Ad­di­tion­al ex­clu­siv­i­ty for a can­cer treat­ment could cost the pub­lic $3 bil­lion, an­a­lyst says

Last week, the FDA grant­ed ad­di­tion­al ex­clu­siv­i­ty to Ea­gle Phar­ma­ceu­ti­cals’ can­cer med­i­cine Tre­an­da (ben­damus­tine hy­drochlo­ride), a de­ci­sion that ef­fec­tive­ly halts the in­tro­duc­tion of gener­ic ver­sions of the in­jec­tion un­til 2022, which one an­a­lyst said could cost the pub­lic $3 bil­lion.

The de­ci­sion by the FDA comes as the com­pa­ny’s oth­er ben­damus­tine hy­drochlo­ride prod­uct, known as Ben­de­ka, won sev­en years of or­phan drug ex­clu­siv­i­ty last sum­mer be­cause of a US dis­trict court win for the com­pa­ny against the FDA.

The FDA said in its con­clu­sion last week that be­cause of the court’s de­ci­sion, “the scope of Ben­de­ka’s ex­clu­siv­i­ty ex­tends to all ap­pli­ca­tions con­tain­ing the same ac­tive moi­ety as Ben­de­ka, ben­damus­tine, and bars the ap­proval of any ap­pli­ca­tion con­tain­ing ben­damus­tine for any ex­clu­siv­i­ty-pro­tect­ed in­di­ca­tion start­ing on the date of Ben­de­ka’s ap­proval for sev­en years, i.e., from De­cem­ber 7, 2015 un­til De­cem­ber 7, 2022, un­less a spon­sor es­tab­lish­es clin­i­cal su­pe­ri­or­i­ty or an ex­cep­tion to ex­clu­siv­i­ty ap­plies.”

Ron­ny Gal

Both Ben­de­ka and Tre­an­da are ap­proved in the US for the treat­ment of pa­tients with chron­ic lym­pho­cyt­ic leukemia and pa­tients with in­do­lent B-cell non-Hodgkin’s lym­phoma that has pro­gressed dur­ing or with­in six months of treat­ment with rit­ux­imab or a rit­ux­imab-con­tain­ing reg­i­men.

Ac­cord­ing to an Ea­gle SEC fil­ing Fri­day, the FDA’s de­ci­sion in fa­vor of the com­pa­ny en­sures that no ben­damus­tine prod­uct (in­clud­ing gener­ic ver­sions of Ben­de­ka and Tre­an­da) may launch in the US un­til that date set by the FDA — 7 De­cem­ber 2022.

In mak­ing its de­ci­sion, the FDA ex­plained how its hands were tied by the court’s de­ci­sion. “If Ben­de­ka had been clin­i­cal­ly su­pe­ri­or to Tre­an­da, its ex­clu­siv­i­ty would not have blocked AN­DAs [ab­bre­vi­at­ed new drug ap­pli­ca­tions] ref­er­enc­ing Tre­an­da. Now that it has ob­tained ex­clu­siv­i­ty pur­suant to a court or­der with­out es­tab­lish­ing clin­i­cal su­pe­ri­or­i­ty to Tre­an­da, even though it is not a dif­fer­ent drug from the pre­vi­ous­ly ap­proved drug, Tre­an­da, its ex­clu­siv­i­ty ex­tends to block any drug for the same ac­tive moi­ety.”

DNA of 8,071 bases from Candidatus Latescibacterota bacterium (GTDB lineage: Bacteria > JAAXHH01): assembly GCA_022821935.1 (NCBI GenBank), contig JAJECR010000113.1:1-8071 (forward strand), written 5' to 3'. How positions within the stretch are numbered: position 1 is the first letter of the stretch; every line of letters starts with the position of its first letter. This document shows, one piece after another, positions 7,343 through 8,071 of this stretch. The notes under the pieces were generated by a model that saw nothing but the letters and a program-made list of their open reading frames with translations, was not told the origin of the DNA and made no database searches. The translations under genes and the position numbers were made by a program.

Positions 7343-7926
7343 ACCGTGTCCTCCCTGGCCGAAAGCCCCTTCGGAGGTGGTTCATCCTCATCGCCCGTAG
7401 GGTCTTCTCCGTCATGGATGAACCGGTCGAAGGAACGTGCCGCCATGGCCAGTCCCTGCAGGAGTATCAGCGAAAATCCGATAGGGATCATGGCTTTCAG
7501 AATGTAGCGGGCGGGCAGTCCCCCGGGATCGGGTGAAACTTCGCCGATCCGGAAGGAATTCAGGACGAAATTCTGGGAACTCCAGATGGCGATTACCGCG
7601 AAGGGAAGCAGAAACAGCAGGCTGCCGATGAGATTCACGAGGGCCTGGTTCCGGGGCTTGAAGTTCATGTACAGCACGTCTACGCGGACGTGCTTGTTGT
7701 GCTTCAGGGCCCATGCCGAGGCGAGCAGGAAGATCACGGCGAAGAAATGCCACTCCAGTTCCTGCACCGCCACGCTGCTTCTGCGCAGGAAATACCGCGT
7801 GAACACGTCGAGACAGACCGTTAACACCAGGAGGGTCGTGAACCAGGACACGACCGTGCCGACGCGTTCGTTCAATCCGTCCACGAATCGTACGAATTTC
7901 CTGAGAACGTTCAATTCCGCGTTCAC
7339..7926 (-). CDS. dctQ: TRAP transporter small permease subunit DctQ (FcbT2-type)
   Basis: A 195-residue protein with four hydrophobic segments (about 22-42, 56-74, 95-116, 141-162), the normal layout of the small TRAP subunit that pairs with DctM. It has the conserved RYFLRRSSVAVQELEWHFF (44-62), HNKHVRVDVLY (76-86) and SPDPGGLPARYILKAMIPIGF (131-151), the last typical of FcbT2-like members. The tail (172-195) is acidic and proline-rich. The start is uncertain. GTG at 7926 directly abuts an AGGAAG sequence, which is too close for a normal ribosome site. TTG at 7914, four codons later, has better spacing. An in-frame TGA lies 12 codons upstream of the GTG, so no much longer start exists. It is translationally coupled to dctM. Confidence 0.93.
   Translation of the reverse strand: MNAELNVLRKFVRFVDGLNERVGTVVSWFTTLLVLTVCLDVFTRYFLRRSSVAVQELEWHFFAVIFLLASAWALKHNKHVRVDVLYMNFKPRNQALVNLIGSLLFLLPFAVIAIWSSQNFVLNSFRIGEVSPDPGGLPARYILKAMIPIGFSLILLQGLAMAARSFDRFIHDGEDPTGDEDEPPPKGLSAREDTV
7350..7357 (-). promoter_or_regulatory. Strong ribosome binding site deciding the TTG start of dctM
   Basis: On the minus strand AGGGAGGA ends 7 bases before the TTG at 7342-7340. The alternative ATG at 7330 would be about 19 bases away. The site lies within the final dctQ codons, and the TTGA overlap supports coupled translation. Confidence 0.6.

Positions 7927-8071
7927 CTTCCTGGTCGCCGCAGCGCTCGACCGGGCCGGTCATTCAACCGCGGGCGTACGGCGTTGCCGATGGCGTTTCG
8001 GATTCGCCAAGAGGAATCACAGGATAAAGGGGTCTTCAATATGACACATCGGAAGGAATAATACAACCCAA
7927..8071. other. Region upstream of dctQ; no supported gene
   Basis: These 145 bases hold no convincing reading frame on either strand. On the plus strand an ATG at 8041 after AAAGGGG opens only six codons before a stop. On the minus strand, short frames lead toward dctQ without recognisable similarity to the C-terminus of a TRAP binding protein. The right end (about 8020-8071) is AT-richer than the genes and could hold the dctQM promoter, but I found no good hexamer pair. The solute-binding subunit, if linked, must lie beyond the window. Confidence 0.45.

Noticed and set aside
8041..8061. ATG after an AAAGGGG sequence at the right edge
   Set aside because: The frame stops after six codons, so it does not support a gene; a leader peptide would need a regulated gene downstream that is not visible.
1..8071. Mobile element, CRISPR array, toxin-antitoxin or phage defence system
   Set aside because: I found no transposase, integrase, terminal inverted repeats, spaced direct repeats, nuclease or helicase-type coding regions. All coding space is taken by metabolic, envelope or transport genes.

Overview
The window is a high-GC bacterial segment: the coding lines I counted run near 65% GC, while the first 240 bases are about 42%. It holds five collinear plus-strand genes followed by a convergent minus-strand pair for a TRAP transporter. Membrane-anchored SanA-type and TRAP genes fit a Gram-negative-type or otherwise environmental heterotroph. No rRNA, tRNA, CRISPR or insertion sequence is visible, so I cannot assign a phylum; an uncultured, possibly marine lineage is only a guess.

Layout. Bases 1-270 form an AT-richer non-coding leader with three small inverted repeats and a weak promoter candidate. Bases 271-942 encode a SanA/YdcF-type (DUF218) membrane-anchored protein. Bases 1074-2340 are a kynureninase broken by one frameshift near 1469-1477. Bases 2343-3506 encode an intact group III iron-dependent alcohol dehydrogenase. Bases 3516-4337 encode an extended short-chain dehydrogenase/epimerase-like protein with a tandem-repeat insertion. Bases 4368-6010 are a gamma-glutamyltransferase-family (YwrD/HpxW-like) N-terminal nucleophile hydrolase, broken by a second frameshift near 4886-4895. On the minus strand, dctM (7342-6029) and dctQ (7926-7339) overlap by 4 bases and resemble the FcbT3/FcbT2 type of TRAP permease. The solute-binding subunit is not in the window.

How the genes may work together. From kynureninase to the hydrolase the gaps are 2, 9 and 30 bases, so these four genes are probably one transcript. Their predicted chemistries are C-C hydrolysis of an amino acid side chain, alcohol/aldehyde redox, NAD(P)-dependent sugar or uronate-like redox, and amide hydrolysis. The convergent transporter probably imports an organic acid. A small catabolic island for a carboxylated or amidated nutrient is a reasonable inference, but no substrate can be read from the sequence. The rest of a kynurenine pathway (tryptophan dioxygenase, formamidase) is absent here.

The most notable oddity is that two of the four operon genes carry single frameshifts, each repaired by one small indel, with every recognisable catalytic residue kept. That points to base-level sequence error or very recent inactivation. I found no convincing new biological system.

Gener­ic ver­sions of Tre­an­da, mean­while, were poised to en­ter the mar­ket in No­vem­ber 2019, Ea­gle said.

Bern­stein an­a­lyst Ron­ny Gal took is­sue with the FDA’s de­ci­sion, not­ing to in­vestors: “This is poor per­for­mance by FDA which shows that even in the Got­tlieb era, the risk-averse bu­reau­cra­cy can get lost in its own maze of reg­u­la­tions. The il­log­i­cal de­ci­sion will cost the pub­lic some $3B in added costs.”

How­ev­er, one of the gener­ic com­pa­nies seek­ing to bring its own ben­damus­tine prod­uct to mar­ket may sue over the de­ci­sion, Gal not­ed.

Te­va Phar­ma­ceu­ti­cals, Ea­gle’s part­ner, al­so said the FDA has ap­pealed the dis­trict court’s de­ci­sion from last sum­mer. How­ev­er, bar­ring a re­ver­sal by the ap­pel­late court, drug ap­pli­ca­tions ref­er­enc­ing Ben­de­ka al­so will not be ap­proved by the FDA un­til the or­phan drug ex­clu­siv­i­ty ex­pires in De­cem­ber 2022.

Gal said that there are at least five gener­ic com­pa­nies pur­su­ing gener­ic ver­sions of Ben­de­ka and Tre­an­da.

First pub­lished in Reg­u­la­to­ry Fo­cus™ by the Reg­u­la­to­ry Af­fairs Pro­fes­sion­als So­ci­ety, the largest glob­al or­ga­ni­za­tion of and for those in­volved with the reg­u­la­tion of health­care prod­ucts. Click here for more in­for­ma­tion.

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In the complicated U.S. healthcare system, navigating a serious illness such as cancer or heart disease can be remarkably challenging for patients and caregivers. When that illness is classified as a rare disease, those challenges can become even more acute. And when that rare disease occurs in a population that experiences health disparities, such as people with sickle cell disease (SCD) who are primarily Black and Latino, challenges can become almost insurmountable.

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Vividion, you would have been a great pick for the Endpoints 11. I’m sorry I missed you.

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Dave Lennon, former president of Novartis Gene Therapies

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Jacob Van Naarden (Eli Lilly)

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Jean Bennett (Brent N. Clarke/Invision/AP Images)

Lux­tur­na in­ven­tor Jean Ben­nett starts a new gene ther­a­py com­pa­ny to tack­le rare dis­eases left be­hind by phar­ma, VCs

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David Meek, new Mirati CEO (Marlene Awaad/Bloomberg via Getty Images)

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